A blog post from Outside Perspectives Executive Director, Nicky Wood:
On April 22nd I went to the Northeast Regional Conference for the Association for Experiential Education (AEE) in Becket, Massachusetts and thought I would share some of my experience. AEE is a nonprofit, international, professional organization whose mission is to develop and promote experiential education. Its membership consists of individuals and organizations with affiliations in education, recreation, outdoor and adventure programming, the environment, mental health, youth development, programming of people with disabilities, service learning, and organizational development. The intent of AEE is to contribute to making a more just and compassionate world by transforming education. Needless to say, if Outside Perspectives were going to be connected to a professional organization, AEE would be a perfect fit.
I have been aware of AEE since I started in the field of outdoor education when I was in undergrad. I attended my first international AEE conference in 2005 as a volunteer. It was in Tucson Arizona and I remember sleeping in a greyhound bus station on my way down, volunteering to gain access to the conference and bumming a space on the floor of an apartment of friends when I got there to save money. I was interested to see if I could make a connection to find a summer job and was also hoping to soak in as much as I could about being an outdoor professional from the experience. I remember coming back from the conference feeling excited and inspired about the road ahead because it helped to show me that what I was truly passionate about had a professional context and some very inspiring individuals I was hoping to follow. I knew I would be back in years to come.
Since that time I have attended a number of international conferences in places like Chattanooga, Tennessee and Portland, Oregon as an individual. But I had never found my way to a regional conference and never had the opportunity to represent Outside Perspectives until last weekend. A smaller and more intimate experience, I realized this conference would be the perfect place to find local contacts that could provide me with support and guidance for what I was trying to accomplish with Outside Perspectives.
I was only able to attend thanks to a generous scholarship from AEE, which I was awarded after applying via email a few months back. They asked that to apply one should draft an email stating why they desired to go and what their need was. It was a perfect opportunity to meet the folks who would immediately understand what we were trying to do and maybe even give me some advise or ideas. I was humbled, honored and excited to be chosen to receive the scholarship to attend.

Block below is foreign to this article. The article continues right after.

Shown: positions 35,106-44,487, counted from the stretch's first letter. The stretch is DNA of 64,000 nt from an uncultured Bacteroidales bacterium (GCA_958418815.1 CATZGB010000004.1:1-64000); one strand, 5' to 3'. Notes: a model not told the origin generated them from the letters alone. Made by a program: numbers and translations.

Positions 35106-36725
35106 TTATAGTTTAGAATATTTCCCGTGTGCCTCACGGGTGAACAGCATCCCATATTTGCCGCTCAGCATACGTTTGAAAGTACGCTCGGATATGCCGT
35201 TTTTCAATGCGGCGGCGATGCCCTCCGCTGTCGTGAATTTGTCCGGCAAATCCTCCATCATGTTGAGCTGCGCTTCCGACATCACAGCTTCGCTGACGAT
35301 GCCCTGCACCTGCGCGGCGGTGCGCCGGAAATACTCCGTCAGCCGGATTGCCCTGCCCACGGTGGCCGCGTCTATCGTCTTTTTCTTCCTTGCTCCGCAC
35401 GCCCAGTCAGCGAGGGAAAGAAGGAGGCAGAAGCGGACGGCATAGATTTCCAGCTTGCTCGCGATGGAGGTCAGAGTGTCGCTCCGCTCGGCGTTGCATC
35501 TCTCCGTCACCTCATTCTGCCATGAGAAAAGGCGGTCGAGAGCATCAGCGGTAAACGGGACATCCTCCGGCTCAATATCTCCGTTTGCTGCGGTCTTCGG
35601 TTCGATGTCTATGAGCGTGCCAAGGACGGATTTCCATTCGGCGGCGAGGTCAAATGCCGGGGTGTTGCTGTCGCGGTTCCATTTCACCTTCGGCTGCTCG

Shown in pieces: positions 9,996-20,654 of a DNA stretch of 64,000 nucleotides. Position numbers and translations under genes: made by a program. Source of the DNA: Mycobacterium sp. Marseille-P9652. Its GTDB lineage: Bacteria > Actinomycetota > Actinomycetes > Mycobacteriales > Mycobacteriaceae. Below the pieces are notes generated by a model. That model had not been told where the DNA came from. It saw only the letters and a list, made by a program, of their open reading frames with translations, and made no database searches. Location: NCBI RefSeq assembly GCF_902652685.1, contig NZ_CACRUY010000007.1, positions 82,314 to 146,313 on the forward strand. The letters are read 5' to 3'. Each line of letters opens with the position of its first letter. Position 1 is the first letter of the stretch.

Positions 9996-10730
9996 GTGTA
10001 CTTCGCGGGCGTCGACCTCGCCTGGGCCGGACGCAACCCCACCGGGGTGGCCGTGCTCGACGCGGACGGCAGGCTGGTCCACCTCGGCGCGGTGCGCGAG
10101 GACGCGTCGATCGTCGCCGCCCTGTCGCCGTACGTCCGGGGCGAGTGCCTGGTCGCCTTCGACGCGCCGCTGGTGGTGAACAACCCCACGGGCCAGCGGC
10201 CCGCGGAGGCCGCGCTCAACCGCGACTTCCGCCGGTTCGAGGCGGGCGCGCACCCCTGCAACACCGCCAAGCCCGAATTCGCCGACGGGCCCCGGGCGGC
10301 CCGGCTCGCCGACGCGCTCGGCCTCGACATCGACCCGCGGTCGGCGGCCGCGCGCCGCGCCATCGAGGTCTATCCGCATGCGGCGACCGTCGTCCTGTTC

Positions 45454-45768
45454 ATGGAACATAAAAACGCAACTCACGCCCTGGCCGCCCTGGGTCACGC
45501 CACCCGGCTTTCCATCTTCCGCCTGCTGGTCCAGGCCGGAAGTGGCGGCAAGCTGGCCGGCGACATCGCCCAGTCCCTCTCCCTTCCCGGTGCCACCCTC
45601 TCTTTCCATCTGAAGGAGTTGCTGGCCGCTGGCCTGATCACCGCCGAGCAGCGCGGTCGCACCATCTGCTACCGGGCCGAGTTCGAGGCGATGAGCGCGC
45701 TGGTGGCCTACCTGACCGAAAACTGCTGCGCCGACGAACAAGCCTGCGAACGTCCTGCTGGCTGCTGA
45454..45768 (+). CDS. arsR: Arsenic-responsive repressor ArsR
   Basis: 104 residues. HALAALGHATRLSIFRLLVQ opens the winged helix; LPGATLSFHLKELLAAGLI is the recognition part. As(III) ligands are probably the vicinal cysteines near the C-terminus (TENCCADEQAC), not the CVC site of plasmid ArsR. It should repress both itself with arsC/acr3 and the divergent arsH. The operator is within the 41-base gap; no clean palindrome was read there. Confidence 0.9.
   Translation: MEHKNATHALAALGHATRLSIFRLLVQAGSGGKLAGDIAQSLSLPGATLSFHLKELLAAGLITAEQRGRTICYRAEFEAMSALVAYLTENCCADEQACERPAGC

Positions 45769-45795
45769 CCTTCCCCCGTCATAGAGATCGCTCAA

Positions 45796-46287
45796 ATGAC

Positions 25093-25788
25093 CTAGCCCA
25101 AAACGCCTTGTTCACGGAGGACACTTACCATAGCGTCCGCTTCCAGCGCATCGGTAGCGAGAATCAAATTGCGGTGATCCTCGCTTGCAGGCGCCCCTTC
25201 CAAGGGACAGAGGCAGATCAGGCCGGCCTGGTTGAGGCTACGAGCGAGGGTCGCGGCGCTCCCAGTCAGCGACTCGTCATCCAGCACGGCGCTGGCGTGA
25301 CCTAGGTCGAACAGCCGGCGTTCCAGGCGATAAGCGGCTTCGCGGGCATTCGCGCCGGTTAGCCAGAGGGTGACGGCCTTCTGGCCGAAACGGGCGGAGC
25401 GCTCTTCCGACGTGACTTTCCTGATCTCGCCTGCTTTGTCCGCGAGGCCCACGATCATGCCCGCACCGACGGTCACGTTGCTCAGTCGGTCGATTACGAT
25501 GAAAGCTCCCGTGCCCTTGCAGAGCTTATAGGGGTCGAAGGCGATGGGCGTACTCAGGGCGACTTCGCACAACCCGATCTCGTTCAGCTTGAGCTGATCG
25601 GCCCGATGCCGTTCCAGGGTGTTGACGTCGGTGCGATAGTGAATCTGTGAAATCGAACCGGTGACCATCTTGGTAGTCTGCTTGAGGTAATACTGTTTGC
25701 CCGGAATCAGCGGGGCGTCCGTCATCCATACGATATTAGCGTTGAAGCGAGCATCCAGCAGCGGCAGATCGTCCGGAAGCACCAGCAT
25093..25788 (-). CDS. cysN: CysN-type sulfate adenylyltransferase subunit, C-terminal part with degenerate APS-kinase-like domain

While I was at the conference I attended many workshops, met new and interesting people, made many valuable connections and found myself feeling rejuvenated and inspired by the many amazing people who had successfully done what I was trying to do by starting Outside Perspectives. If there is anything that an AEE conference is known for it is making people feel welcome and included. There is a definite feeling that one has found one’s tribe as you can find commonalities with almost everyone you meet. One organization I connected with was The Connecticut Experiential Education Association, which I am hopeful could be a way for Outside Perspectives to become more involved in the outdoor education profession in Connecticut.
I attended workshops about adventure based programming as well as facilitation and processing. The two that took place Saturday morning gave me new games and activities to use on our courses this year and even helped me develop new ways to facilitate games and activities I am already familiar with. In the afternoon, I went to workshops that were more reflective in nature, one about looking at who you are as a leader and another a discussion about the professional issues that women in an adventure programming may face and how to address them. As a woman leading an organization I found both workshops engaging and their facilitators inspiring.
I had time during meals and in between workshops to connect with like-minded individuals and share my story more then a few times. I learned quite a lot about other programs and where people stood on their journey in the outdoor education world. The day ended with an on-stage inspirational interview with Laurie Gullion as part of the ongoing Josh Miner Dialogue Series. The series consists of a public undefined dialogue or conversation between the years’ honoree and another professional in the field. Laurie is a woman who’s love and passion for wild places combined with her resilience and tenacity has lead her to amazing places. Her life stories were exciting and motivating.
I have a feeling my journey with AEE, especially in the Northeast, has just begun. I hope to remain connected with the individuals I met while at the conference and continue to find opportunities to meet more folks in this amazing field of work that has always felt like home to me.